"Eat food. Not too much. Mostly plants." These are the first words of Michael Pollan's In Defense of Food: An Eater's Manifesto. Scott Brick narrates these opening sentences with slowly paced emphasis and a nicely modulated deftness, with a hint of coyness. The coyness is Pollan's. For what else can one eat but food? And why does eating need a manifesto? Pollan answers that we increasing do not eat food (whole food) but rather consume processed "food products". We are in "The Age of Nutritionism". Pollan's In Defense of Food is a richly developed polemic against the unhealthful food culture that the ideology of nurtitionism represents. The book is as well a de facto manual for growing and eating our way out of it.
Brick is a compelling spokesman for Pollan's argument. He brings to In Defense of Food a voice in the baritone-to-tenor range, with an always on-the-mark sonic focus matched with a point of expressive emphasis that constantly shifts, as Brick makes his flawless and fluent runs up and down and within his octave ranges. Brick's doing all of this can only be achieved by natural talent, disciplined training, and smart reading joined by a mastery of a quite large array of narrative and expressive skills.
It is very likely that somewhere in some academic haven there are specific concepts and a precise language that could quantify and describe what goes on with Brick's narrative voice. In the end, though, it all comes down to art. Using, with apologies, an extended metaphor, that of jazz: Brick picks up his axe (saxophone), fingering the notes and changing the octaves with the keys; with his fine set of chops (lips) applies the pressure onto the sax's mouth piece and reed, and, modulating the breath and applying nuances of feeling and expression, blows -- that is, in jazz-speak -- plays. The well-argued and passionate polemic that is In Defense of Food is, in this audio production, a show piece showcasing Scott Brick's narrative range and dexterity. David Chasey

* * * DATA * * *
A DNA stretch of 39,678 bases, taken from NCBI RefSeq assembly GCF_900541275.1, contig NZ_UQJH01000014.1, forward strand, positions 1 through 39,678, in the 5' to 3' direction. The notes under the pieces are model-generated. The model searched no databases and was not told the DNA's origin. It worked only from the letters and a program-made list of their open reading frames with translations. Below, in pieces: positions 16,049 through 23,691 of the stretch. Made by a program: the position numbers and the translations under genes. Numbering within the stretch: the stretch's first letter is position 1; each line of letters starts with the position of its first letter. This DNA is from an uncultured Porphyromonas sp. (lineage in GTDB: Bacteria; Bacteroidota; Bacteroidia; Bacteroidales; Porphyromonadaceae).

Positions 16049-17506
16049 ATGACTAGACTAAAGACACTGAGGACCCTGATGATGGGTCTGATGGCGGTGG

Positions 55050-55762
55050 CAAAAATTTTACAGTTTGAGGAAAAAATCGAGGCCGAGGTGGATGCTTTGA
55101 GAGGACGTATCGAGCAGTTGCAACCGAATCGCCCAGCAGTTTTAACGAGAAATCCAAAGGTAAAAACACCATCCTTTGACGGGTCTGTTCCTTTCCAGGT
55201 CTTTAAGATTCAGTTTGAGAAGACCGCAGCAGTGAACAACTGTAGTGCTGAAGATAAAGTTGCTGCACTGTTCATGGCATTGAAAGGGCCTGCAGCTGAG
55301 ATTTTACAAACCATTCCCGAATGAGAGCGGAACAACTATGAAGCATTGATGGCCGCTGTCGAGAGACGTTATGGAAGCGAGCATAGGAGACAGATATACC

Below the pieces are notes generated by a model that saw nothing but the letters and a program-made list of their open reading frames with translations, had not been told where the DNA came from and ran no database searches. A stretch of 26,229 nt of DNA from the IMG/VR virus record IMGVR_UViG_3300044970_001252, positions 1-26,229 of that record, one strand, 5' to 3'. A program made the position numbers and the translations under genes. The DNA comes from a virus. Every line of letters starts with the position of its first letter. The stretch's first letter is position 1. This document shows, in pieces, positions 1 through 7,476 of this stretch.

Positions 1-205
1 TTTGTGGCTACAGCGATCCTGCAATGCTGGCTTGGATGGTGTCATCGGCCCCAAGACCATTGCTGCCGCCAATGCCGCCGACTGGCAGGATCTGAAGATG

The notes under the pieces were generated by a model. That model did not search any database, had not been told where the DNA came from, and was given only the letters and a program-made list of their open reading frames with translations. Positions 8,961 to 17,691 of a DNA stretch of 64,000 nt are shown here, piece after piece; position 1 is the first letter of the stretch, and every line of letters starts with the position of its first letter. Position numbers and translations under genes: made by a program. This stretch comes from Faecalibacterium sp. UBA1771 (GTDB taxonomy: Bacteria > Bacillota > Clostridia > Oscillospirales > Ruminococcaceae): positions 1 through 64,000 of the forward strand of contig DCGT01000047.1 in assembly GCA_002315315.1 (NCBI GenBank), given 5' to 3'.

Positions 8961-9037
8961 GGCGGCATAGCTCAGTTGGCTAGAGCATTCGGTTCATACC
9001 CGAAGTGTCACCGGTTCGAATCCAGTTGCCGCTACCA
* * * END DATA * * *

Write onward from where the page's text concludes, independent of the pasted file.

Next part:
In looking toward traditional diets the world over, as well as the foods our families-and regions-historically enjoyed, we can recover a more balanced, reasonable, and pleasurable approach to food. Michael Pollan's bracing and eloquent manifesto shows us how we might start making thoughtful food choices that will enrich our lives and enlarge our sense of what it means to be healthy.
©2008 Michael Pollan; (P)2008 Penguin Audiobooks
After years of surging insulin resistance and the accompanying host of metabolic disorder symptoms (high cholesterol, high triglycerides, high blood sugar) I now follow the simple rules in this book. I still eat meat but a tiny fraction of what I ate for my first 50 years. I eat mostly plants, not too much. I avoid packaged, processed food. I've lost 100 pounds, LDL went from 285 to 83 and my insulin resistance has vanished. This book has saved my life, seriously.